Saturday, June 6, 2009

Shanghai-Day One (continued)

Some young Chinese were scheduled to meet us in the lounge, so we freshened up, entered the elevator, and descended to the ground floor. Our three guests arrived at staggered intervals. Each one had similar physical characteristics -- black hair, dark brown eyes, and the tight, Asian eye lids. Introductions and small talk paved the way for the young ladies to find the ease and confidence to take the conversation deeper. Our new friends began to share their dreams and aspirations. It was then, as matters of the heart were shared, that each one's distinct uniqueness--and dogged determination to live a life of significance--became evident. It is difficult for us (at least me) to appreciate the intense commitment it takes for a young Chinese woman to find her heart and pursue her passion -- high hurdles and daunting challenges resist every attempt. But the Big Country is changing -- women by the millions are finding a seam in their country's cultural fabric. Like the beautiful hand-stitched and woven silk that has given China world renown, women are bringing shimmer, color, and beauty that are transforming the fabric and culture of one of the world's oldest civilizations.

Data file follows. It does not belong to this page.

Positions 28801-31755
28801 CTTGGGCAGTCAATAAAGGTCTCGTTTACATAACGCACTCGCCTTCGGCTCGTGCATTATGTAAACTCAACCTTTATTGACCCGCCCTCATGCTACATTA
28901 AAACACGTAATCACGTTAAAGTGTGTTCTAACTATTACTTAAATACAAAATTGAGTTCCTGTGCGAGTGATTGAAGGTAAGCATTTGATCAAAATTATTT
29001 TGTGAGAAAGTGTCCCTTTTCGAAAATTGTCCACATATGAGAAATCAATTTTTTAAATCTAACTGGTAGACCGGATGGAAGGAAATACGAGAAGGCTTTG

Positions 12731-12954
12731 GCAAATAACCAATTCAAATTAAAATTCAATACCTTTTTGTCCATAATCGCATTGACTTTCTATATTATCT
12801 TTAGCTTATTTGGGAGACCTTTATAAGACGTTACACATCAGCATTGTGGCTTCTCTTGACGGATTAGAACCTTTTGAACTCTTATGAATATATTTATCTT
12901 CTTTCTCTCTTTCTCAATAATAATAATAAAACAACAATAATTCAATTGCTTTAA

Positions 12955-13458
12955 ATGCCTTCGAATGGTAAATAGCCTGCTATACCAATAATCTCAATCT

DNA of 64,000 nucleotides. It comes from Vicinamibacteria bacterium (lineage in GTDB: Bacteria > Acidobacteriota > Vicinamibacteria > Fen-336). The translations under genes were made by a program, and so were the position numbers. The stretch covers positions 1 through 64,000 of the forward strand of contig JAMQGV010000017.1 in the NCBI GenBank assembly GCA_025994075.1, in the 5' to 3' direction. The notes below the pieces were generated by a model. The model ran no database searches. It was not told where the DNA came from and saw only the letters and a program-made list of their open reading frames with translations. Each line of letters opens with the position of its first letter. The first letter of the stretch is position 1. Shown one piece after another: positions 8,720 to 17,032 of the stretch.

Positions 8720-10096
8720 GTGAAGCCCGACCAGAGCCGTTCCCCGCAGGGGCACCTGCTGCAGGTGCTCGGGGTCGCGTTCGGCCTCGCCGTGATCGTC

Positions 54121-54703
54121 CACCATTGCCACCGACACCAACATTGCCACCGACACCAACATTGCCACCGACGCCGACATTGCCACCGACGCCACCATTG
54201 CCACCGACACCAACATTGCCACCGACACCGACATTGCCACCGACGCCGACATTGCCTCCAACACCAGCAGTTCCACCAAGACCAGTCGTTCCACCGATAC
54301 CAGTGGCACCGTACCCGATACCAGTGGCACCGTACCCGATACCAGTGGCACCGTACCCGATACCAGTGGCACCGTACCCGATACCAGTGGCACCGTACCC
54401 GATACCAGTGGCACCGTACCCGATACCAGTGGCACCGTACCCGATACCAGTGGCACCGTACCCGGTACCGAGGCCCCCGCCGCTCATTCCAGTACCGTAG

Listening to them manipulate and convert their Chinese thoughts into English words was at times tedious for them -- but nothing less than impressive (and sometimes amusing) to their hearers. Most of them had been speaking our language for a very short time, yet had an extensive vocabulary and command of our native tongue. We listened with great attentiveness and fascination.

Outside, the sun settled and the horizon transitioned from daylight—to dusk—to darkness. The ceiling-to-floor glass wall between us and the out-of-doors slowly became a mirror. Translucent images began to appear in the window -- ours. Soon, identical replicas of each of us reflected and mimicked our every move and gesture. It was then that a personal perspective began to emerge that I tried to maintain for the entire adventure in the Big Country. I will attempt to explain it . . .

As we chatted in the lounge, because of the reflection in the window, I could see myself contributing to the dialogue -- fully engaged and animated. But also, because of the effect of the window becoming a mirror, I could stand apart from myself. Observing and listening to my own words as an outsider, eavesdropper. Interestingly, I tried to give an interpretation to my every word and gesture as an observer, rather than contributor.


My life is an ongoing conversation, and I am slowly learning that it takes on an entirely different perspective when I learn to process it both ways -- as an engaged contributor and as a silent, outside observer.

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